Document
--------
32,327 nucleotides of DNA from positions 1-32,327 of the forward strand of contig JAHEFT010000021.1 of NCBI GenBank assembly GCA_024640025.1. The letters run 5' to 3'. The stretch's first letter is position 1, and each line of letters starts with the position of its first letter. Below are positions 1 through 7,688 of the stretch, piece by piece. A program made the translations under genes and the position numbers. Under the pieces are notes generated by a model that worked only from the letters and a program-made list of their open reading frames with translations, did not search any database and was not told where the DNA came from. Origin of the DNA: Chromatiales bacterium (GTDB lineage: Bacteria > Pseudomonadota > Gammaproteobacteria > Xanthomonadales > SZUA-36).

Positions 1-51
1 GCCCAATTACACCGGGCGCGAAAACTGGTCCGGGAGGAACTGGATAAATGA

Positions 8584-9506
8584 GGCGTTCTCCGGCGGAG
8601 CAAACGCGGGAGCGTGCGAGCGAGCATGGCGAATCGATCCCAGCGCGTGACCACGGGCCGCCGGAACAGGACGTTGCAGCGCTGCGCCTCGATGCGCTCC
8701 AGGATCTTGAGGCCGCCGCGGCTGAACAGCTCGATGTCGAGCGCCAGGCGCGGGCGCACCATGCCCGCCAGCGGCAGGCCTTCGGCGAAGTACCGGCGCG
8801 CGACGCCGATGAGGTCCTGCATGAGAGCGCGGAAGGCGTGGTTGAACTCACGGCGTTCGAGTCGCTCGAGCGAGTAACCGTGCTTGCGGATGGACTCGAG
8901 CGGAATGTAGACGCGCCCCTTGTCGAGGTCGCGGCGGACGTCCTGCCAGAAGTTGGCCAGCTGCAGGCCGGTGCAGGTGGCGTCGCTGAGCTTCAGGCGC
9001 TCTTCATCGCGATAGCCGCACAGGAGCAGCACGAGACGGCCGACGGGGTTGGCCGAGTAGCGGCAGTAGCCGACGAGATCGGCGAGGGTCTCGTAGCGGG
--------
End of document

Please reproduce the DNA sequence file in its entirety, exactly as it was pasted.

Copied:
32,327 nucleotides of DNA from positions 1-32,327 of the forward strand of contig JAHEFT010000021.1 of NCBI GenBank assembly GCA_024640025.1. The letters run 5' to 3'. The stretch's first letter is position 1, and each line of letters starts with the position of its first letter. Below are positions 1 through 7,688 of the stretch, piece by piece. A program made the translations under genes and the position numbers. Under the pieces are notes generated by a model that worked only from the letters and a program-made list of their open reading frames with translations, did not search any database and was not told where the DNA came from. Origin of the DNA: Chromatiales bacterium (GTDB lineage: Bacteria > Pseudomonadota > Gammaproteobacteria > Xanthomonadales > SZUA-36).

Positions 1-51
1 GCCCAATTACACCGGGCGCGAAAACTGGTCCGGGAGGAACTGGATAAATGA

Positions 8584-9506
8584 GGCGTTCTCCGGCGGAG
8601 CAAACGCGGGAGCGTGCGAGCGAGCATGGCGAATCGATCCCAGCGCGTGACCACGGGCCGCCGGAACAGGACGTTGCAGCGCTGCGCCTCGATGCGCTCC
8701 AGGATCTTGAGGCCGCCGCGGCTGAACAGCTCGATGTCGAGCGCCAGGCGCGGGCGCACCATGCCCGCCAGCGGCAGGCCTTCGGCGAAGTACCGGCGCG
8801 CGACGCCGATGAGGTCCTGCATGAGAGCGCGGAAGGCGTGGTTGAACTCACGGCGTTCGAGTCGCTCGAGCGAGTAACCGTGCTTGCGGATGGACTCGAG
8901 CGGAATGTAGACGCGCCCCTTGTCGAGGTCGCGGCGGACGTCCTGCCAGAAGTTGGCCAGCTGCAGGCCGGTGCAGGTGGCGTCGCTGAGCTTCAGGCGC
9001 TCTTCATCGCGATAGCCGCACAGGAGCAGCACGAGACGGCCGACGGGGTTGGCCGAGTAGCGGCAGTAGCCGACGAGATCGGCGAGGGTCTCGTAGCGGG